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German consumer outlook up for September, GfK says

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[August 27, 2009]  FRANKFURT (AP) -- German consumers' confidence in their economy -- Europe's largest -- continued to rise as growth and income expectations for September increased from August, a leading survey said Thursday.

The Nuremberg-based GfK research group said its forward-looking Consumer Climate Survey rose to 3.7 points for September from 3.4 points the previous month as more people expected an economic recovery.

The group said reports from across Germany suggest the downward spiral in the German economy has ended, but that on a long-term comparison consumer sentiment remains at a relatively low level.

"The consumer climate is currently proving to be a significant support to the German economy, as the recently published figures from the Statistisches Bundesamt (Federal Statistical Office) confirm," the GfK wrote in its report.

That data showed Germany's economy grew in the second quarter for the first time since last year, with real private consumer spending rising 0.5 percent compared with the same period last year.


"There is no denying that the German consumer proved to be surprisingly robust this year," Andreas Rees, a UniCredit economist, wrote in a research note. "However, in our view, this has little to do with supernatural events, but so far, sound fundamentals for private households."

Rees warned that while consumer spending will rise again in the third quarter, it will see a backlash from declining auto sales as the government's cash-for-clunkers program runs dry. Furthermore, more cars being sold now means less cars will be sold in the future.

The Federal Statistical Office said in a separate report Thursday that German consumers spent euro36 billion ($51 billion) on motor vehicles during the first half of the year, thanks to the government's scrapping premium, which pays consumers euro2,500 if they trade in a car at least nine years old and by a more efficient one.

The scrapping premium contributed to a 0.1 percent increase in household expenditure in the first half of the year, compared to the first six months of 2008. Without the increase from passenger cars, consumer spending would have fallen 1 percent for the period, the agency said.

Rees also warned that inflation may start rising again and the labor market will deteriorate further, which will put a crimp on disposable income and consumer spending.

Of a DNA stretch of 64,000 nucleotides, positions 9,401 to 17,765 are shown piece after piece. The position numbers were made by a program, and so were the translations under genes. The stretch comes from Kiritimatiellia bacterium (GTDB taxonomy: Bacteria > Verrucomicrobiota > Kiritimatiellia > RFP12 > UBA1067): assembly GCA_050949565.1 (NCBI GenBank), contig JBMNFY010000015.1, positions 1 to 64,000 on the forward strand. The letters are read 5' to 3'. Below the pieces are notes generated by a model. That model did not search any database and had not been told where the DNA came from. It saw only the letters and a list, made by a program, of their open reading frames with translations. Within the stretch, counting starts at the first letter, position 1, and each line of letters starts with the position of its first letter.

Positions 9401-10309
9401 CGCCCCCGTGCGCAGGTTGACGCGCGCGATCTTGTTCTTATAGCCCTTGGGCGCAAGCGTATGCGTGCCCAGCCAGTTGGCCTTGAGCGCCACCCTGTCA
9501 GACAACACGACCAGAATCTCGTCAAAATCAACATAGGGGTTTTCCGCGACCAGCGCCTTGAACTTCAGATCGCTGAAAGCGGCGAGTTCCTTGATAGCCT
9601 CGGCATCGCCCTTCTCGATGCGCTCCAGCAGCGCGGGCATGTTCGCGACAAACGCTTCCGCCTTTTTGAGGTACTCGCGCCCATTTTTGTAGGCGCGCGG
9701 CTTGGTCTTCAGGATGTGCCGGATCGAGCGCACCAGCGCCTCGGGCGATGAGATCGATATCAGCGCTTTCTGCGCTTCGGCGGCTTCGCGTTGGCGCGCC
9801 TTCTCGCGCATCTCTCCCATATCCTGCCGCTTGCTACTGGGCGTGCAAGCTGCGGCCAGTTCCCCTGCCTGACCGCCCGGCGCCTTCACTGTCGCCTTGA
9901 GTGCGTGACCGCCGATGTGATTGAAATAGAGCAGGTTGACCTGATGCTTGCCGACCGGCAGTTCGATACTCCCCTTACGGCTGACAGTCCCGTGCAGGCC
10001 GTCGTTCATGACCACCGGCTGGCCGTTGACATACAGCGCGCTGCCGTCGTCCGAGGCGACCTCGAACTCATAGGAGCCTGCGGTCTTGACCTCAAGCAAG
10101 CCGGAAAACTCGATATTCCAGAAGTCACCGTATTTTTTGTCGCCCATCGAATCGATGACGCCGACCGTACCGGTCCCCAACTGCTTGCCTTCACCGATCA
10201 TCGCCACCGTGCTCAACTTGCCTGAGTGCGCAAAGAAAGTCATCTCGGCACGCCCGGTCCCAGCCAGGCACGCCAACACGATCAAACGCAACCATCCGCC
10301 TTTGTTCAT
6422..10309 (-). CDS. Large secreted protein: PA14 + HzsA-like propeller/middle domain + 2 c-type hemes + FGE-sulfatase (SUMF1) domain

"To be crystal-clear: The major driver for the German economy will not be Mr. Average Citizen, but once again export-dependent companies. In the fourth quarter 2009 and the first quarter 2010, we expect consumer expenditures to shrink," Rees said in his report.

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Germany, Europe's biggest economy, fell into recession last year as the global crisis sapped demand for its exports.

The number of jobless have crept up recently, although the impact of the crisis has not yet been dramatic because many employers have used short-time working arrangements to preserve jobs.

The GfK said economic expectations have continued to rise since the beginning of the year. The indicator increased for the fifth straight time, by 6.5 points for the month to minus 7.5 points, and is 14 points higher compared with September 2008.

"Inflation is disappearing and consumers have more money in their pockets, which is being expressed by a rise in income expectations. Stable or even falling prices, as well as an ongoing, relatively steady labor market, have also resulted in an improvement in the propensity to buy," the GfK wrote in its report.

The group said income expectations had continued to rise in September after their return to positive territory in July. The reading is now at 8.8 points, a 7 point increase since August, and a 25 point increase on the year ago period.

On Wednesday, Germany's Ifo Business Climate Survey, conducted by the Institute for Economic Research at the University of Munich, said its reading of German business sentiment rose to 90.5 points in August from 87.4 points in July. Participants' expectations for the economy also improved in August, to 95 points from 90.4 points in July.

The GfK is based on around 2,000 consumer interviews conducted each month.


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[Associated Press; By GEORGE FREY]

Copyright 2009 The Associated Press. All rights reserved. This material may not be published, broadcast, rewritten or redistributed.


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